My mother installed a macOS update to find that the system would no longer mount one of her external drives. It’s a common model from a major vendor. She has taught herself a lot about her Mac over the last couple years, but she certainly didn’t know to use Disk Utility to force it to mount and she shouldn’t have to. Apple’s software quality is in decline and they just don’t seem to care. They seem much more interested in establishing the company as a techno-rentier rather than continuing as one that offers a simple proposition: you pay a premium for well-integrated software and hardware that mostly just works.

playbackIRate

A table comparing the range of playback rates that you can set on HTML video and audio elements using JavaScript. Guess which browser was a real pain to deal with on a recent project?

Supported playbackRate in Browsers
OS Browser Minimum Maximum Source Code Link
macOS v10.14.4 Chrome v74 0.0625 16.0 Chromium source code
macOS v10.14.4 Firefox v66 0.0625 16.0 Firefox source code
macOS v10.14.4 Safari v12.1 0.0625 2.0 I looked, but could not find where it’s defined in the WebKit source code. Maybe it’s in the closed Safari code?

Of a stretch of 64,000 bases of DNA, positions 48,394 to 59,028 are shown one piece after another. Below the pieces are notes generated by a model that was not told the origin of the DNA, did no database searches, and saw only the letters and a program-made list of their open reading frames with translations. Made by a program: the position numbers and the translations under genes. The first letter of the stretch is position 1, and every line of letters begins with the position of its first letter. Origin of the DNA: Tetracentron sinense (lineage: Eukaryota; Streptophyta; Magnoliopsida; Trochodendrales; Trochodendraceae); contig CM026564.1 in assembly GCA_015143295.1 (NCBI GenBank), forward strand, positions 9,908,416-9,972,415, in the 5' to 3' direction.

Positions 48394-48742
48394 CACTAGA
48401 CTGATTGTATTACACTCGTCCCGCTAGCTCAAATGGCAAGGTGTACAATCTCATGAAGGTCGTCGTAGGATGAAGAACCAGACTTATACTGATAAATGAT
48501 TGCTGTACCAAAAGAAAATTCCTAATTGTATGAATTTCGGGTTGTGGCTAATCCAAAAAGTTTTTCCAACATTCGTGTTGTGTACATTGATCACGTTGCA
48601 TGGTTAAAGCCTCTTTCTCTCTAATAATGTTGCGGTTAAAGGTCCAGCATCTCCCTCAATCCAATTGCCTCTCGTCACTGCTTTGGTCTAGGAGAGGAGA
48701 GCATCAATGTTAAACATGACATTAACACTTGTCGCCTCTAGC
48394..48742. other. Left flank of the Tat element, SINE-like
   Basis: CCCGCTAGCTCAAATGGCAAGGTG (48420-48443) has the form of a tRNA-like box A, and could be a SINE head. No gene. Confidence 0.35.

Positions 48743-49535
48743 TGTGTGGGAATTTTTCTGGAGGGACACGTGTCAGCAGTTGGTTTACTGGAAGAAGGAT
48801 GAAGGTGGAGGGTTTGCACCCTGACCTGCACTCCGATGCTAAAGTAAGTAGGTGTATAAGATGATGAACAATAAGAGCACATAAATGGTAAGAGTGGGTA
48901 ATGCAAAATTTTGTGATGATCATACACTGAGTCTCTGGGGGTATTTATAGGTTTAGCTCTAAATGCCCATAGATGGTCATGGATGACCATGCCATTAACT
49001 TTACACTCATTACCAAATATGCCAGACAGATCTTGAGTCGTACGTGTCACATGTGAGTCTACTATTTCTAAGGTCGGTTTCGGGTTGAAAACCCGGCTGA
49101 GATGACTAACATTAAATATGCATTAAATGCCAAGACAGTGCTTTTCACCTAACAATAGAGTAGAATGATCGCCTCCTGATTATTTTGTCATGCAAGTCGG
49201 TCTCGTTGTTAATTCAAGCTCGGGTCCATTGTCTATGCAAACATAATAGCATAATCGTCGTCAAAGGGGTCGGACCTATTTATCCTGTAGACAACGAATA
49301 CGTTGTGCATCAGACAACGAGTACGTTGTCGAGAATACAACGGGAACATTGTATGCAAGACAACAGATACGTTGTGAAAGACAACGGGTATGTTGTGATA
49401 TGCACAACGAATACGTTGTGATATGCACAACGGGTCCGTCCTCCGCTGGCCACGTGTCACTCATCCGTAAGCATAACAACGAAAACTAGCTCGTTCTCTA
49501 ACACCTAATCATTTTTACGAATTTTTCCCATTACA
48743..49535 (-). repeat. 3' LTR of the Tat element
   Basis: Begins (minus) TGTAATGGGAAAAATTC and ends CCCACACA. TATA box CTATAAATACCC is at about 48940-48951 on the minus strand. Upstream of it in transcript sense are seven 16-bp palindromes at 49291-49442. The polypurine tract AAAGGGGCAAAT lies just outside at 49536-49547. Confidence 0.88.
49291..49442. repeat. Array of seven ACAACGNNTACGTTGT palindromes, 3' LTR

Modern hardware can play video smoothly at even very high rates. I guess Apple doesn’t think there are use cases for playing back video beyond double speed. Furthermore, their own documentation about the ability to specify playbackRate on iOS is inaccurate. As with desktop Safari, you can set it to the same maximum of 2.0, at least as of iOS 12.

Sketch Keypad

https://blog.usejournal.com/how-i-created-a-physical-sketch-panel-to-enhance-my-design-system-thinking-93de49c7b832

Part of me hopes that Apple’s Pro Workflow group is exploring something like a Touch Pad (not Bar) for use with desktop apps. A multi-touch panel that augments the keyboard, mouse, and trackpad that can be used to execute application-specific actions using an interface provided by the application. It could be a great way to provide color pickers, shuttle controls, etc. The kind of things the Touch Bar provides on the laptops, but with greater potential because of the less restricted height. Fingerprint authentication would be nice to have too, I suppose.

Mojave Finder Ideas

The Gallery View

As a designer and photographer, I was particularly interested in Finder’s new Gallery View. While the functionality is solid, there is room for improvement, particularly in pointing device and keyboard interactions.

  • The QuickLook view does not scale down to the proper location on screen when filenames are displayed in the thumbnail strip.
The QuickLook preview is misaligned when scaling back down to the thumbnail.